21/2/1919 The gun speaks: right wing fanatic kills Bavaria’s ousted prime minister

Although the Spartacist uprising has been defeated in Berlin, Germany’s capital remains restive. The city is deemed too unsafe for the recently elected national assembly, which instead meets in the quieter city of Weimar. There the Social Democrats form a coalition with the Centre Party and the German Democratic Party. The assembly begins work on a new constitution. Ebert is chosen as Germany’s first president and Scheidemann succeeds him as chancellor.
Meanwhile in Bavaria it had appeared as though the local political scene was stabilising after voters decisively rejected the radical left government of Kurt Eisner in state elections. Eisner has remained temporarily in power since the election, but today he finally bows to the inevitable and prepares to offer his resignation to Bavaria’s parliament. However, he is unable to do, as on the way to parliament he is shot and killed by Anton Arco-Valley, a reactionary aristocrat. The assassination triggers disturbances in Munich, with clashes erupting between supporters and opponents of the late premier.

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Kurt Eisner on his Way to the Bavarian State Parliament (GHDI – German History in Documents and Images)

12/1/1919 Bavarian voters reject radical socialism

In Berlin the Freikorps have crushed an attempt by the far-left Spartacists to bring down Ebert‘s Social Democrat government. In Bavaria meanwhile the Independent Social Democrats (the USPD) have been in power since the November overthrow of Bavaria’s king. Under the premiership of Kurt Eisner, Bavaria has since then followed a radical course. Eisner has also leaked documents from the Bavarian archive supporting his belief that the war in 1914 was started by a clique of Prussian warmongers, actions that have not endeared him to nationalist opinion.

Unlike the Spartacists, the USPD remains committed to parliamentary democracy. Today in Bavaria’s first ever free elections voters deliver their verdict on Eisner’s government. The results suggest that they are not keen on the radical direction in which Eisner has been leading them. Most seats and votes are won by a local affiliate of the Bavarian People’s Party (the local affiliate of the Centre Party, which represents German Catholics), which takes 35% of the vote and 66 out of 180 seats. The Social Democrats take 33% of the vote and 61 seats, while Eisner’s USPD wins just 2.5% of the vote and three seats. Bavaria’s radical adventure looks like it is drawing to a close.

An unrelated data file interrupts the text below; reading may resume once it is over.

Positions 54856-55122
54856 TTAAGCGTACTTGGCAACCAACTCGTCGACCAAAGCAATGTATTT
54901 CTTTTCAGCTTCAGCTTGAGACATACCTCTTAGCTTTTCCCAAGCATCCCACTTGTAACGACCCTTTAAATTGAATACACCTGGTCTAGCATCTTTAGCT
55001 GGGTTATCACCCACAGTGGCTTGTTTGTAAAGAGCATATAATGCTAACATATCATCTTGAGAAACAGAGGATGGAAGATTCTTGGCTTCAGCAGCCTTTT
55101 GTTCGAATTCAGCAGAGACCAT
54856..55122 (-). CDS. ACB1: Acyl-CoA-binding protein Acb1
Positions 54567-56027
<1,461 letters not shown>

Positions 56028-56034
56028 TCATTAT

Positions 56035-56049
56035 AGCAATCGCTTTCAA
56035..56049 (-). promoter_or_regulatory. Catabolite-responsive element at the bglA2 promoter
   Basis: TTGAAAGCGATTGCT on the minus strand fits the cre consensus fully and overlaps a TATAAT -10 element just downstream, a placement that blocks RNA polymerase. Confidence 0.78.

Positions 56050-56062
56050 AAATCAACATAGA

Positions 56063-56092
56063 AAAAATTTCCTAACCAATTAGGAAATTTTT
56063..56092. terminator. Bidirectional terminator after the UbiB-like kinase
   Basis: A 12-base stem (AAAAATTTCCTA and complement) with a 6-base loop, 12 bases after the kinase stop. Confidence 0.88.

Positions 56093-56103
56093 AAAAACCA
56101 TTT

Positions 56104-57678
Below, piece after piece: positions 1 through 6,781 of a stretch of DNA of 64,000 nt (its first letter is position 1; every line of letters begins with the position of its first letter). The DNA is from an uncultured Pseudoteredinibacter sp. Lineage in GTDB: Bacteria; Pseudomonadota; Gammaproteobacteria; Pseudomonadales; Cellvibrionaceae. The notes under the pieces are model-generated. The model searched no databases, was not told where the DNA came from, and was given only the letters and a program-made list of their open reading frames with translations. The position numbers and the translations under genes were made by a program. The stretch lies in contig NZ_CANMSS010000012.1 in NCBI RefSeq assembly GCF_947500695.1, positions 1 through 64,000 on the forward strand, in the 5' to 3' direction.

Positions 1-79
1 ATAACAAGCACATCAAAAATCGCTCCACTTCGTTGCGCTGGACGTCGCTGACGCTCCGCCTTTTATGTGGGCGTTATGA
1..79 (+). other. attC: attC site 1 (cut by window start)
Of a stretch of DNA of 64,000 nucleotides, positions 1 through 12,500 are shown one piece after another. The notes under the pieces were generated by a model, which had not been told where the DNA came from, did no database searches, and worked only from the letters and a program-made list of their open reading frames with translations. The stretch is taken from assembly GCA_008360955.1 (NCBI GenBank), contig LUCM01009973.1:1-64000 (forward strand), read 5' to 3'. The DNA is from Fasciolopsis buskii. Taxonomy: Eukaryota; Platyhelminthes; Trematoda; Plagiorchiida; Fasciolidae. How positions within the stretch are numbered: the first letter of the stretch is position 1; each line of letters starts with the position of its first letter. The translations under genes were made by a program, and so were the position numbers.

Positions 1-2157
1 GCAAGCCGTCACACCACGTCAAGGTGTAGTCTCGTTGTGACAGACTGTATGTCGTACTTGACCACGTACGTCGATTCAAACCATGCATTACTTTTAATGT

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Kurt Eisner (Wikipedia)

Bavarian People’s Party election poster (Propaganda Postcards of the Great War: Revolution in Munich (Bavaria) 1919)

8/11/1918 Bavaria becomes a republic but the Kaiser insists that Germany will not lost its Emperor nor Prussia its King #1918Live

Revolution is spreading through Germany with the masses turning against the royal families that have long ruled them. Yesterday the King of Bavaria fled to Austria; today in Munich the monarchy is declared abolished. Bavaria is now a socialist republic with Kurt Eisner of the Independent Social Democrats (USPD) its first premier.

The position of the Kaiser as head of Prussia and Germany meanwhile is increasingly under threat. The Social Democrats have called for his removal, a move calculated to prevent their support ebbing away to more radical rivals like the USPD or the Spartacists of Karl Liebknecht and Rosa Luxemburg. Prince Max, the Chancellor, fears that the country will descend into a civil war if the Kaiser does not go. From Berlin he telephones the Emperor at Spa, warning him that he should resign to prevent the country descending into chaos. The Kaiser is again furious, railing at Max that he has no intention of abdicating and will restore order to Germany at the head of his army if needs be. The Chancellor offers to resign, but the Kaiser will not let him go; he wants Prince Max to stay on so that blame for the armistice terms will attach itself to him.

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Celebrating the Bavarian Republic (German History in Documents and Images: The Proclamation of the Bavarian Republic (November 8, 1918))